If given the opportunity to avail himself of excesses,
man inevitably will.

Even the most benevolent monarchy or dictatorship eventually succumbs to this flaw. The Founders uniquely understood this and sought to establish a Republic in which no single man, group, state or other entity could dominate or unduly influence the direction of the nation.

The Constitution survived and remained largely unchanged into the first decade of the 20th century. During this time the American experiment had grown to become hugely successful and the United States of America became the most prosperous nation in the world, envied for the liberty and freedom that its citizens enjoyed. The Federation survived every test of its Founding Principles. Amendments to the Constitution throughout this period were carefully crafted to not upset these Principles. That is, until the 16th Amendment in 1913, which established the central government’s right to tax the income of citizens (previously this right was reserved to the states).

The Congress shall have power to lay and collect taxes on incomes, from whatever source derived, without apportionment among the several States, and without regard to any census or enumeration.”

While until then various taxes were levied in support of specific government initiatives (e.g. the Revenue Act of 1861 levied a 3% tax on high-wealth citizens to fund the Civil War), these would be repealed upon completion of the initiative. The 16th Amendment for the first time institutionalized the government’s right to collect income taxes. The rate was innocently set at 1% of incomes above $3,000 and 6% surcharge for incomes above $500K.

The federal income tax quickly became eye candy for politicians looking for funding to support their favorite programs. And the government as a whole saw it as a cash machine from which funding for social programs, wars, and other initiates could be secured. To no surprise, by 1918, five years after the 16th Amendment was ratified, the top income tax rate skyrocketed to 77%. During his presidency Franklin D. Roosevelt even tried (but failed) to impose a 100% rate on incomes above $25,000 to fund the war effort. Through the 1960’s the marginal tax bracket stayed at 90% and it wasn’t until the administration of Ronald Reagan which reduced the top rates to 28%.

To no surprise to any free market capitalist, history shows that the performance of the stock markets, the rate of employment, size of the GDP and other measures of national prosperity all positively and directly correlate to the rate of taxation. The wealth of America, its prestige around the world, our ability to extend the experiment in liberty which our Founders blessed us with, all has been affected, and in fact jeopardized by the enactment of the 16th Amendment. I will write about other reforms (e.g. immigration), which have also had significant detrimental impact, in an upcoming new article.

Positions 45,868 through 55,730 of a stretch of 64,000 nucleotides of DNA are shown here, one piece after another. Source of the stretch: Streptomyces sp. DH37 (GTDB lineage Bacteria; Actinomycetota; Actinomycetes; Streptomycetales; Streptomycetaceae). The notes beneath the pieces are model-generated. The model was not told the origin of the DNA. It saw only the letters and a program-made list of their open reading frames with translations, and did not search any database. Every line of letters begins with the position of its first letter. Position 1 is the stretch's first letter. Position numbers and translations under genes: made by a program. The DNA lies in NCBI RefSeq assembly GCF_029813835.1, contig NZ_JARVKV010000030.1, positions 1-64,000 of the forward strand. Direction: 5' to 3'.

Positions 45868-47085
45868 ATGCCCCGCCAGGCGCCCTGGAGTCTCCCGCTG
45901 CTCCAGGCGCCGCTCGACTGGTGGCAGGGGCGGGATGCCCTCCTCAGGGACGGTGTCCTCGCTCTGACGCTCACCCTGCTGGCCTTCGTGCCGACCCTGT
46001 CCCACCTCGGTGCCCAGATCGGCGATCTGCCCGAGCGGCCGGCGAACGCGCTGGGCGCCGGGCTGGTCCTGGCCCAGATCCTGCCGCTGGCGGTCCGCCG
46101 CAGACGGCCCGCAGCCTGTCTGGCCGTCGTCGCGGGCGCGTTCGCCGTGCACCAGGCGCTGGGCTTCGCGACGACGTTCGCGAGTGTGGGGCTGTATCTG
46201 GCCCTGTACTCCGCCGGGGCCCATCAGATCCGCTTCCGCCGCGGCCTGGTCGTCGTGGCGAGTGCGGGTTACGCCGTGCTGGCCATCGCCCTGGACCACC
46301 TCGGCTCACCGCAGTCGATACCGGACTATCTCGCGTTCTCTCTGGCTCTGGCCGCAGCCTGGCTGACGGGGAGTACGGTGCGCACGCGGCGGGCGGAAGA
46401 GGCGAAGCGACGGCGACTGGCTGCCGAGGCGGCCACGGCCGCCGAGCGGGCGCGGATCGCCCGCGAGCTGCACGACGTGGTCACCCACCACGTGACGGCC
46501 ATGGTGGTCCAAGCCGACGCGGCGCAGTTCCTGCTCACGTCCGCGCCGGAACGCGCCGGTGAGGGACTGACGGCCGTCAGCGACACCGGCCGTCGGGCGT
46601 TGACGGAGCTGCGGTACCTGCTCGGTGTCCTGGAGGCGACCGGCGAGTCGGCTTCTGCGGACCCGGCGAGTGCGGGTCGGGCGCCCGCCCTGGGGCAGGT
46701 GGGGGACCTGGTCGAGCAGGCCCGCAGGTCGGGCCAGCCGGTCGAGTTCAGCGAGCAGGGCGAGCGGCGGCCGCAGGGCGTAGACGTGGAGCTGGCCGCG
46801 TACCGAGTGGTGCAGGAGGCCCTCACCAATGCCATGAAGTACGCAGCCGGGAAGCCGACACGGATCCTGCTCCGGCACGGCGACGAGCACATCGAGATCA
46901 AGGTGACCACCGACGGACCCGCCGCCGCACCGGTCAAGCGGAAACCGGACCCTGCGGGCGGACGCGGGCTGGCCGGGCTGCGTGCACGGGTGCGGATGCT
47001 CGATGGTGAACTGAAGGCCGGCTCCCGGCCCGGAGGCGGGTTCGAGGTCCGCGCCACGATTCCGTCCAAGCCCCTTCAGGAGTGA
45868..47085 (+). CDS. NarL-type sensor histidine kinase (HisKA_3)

The enactment of the 16th Amendment significantly changed the character of the American experiment. It took a big bite out of the forbidden fruit that is influence over wealth distribution. One of our founding freedoms — that the fruits of our labor should be ours to enjoy and dispense with according to our own conscience and convictions — has been trampled on without recourse and consideration. This is perhaps one of the most fundamental liberties we as Americans have enjoyed and expect it to have been protected by the very Constitution which the 16th Amendment has trampled.

Some argue that the Constitution is an “ancient” document written by men of times long passed; that progress necessitates changes, and that we should no more look to our Constitution for answers as we would to ancient Egyptian hieroglyphs for ways to build our skyscrapers. To those I say, give me something better to replace it with. Give me a different anchor to which we can moor our society. And let not that anchor float with the current, but let it stand firm and withstand the storms of progress and uncertainty that is by definition the future. While you ponder this, ponder also where do you get the audacity to think that you have the wisdom and motivation to frame this new society you think you want. While your motivation is political survival, each of our Founding Fathers risked his life and limb to give to us their wisdom and experience.

Until you show me this new anchor, I’ll stick to my Constitution – thank you very much.

And remember also that only a fool accepts change for its novelty.

. . . . . . . . . . . . . . . . . . . . . . . .

Norbert Sluzewski is a columnist and editor of NakedLiberty.com
He lives in Connecticut

Article may be reprinted with attribution.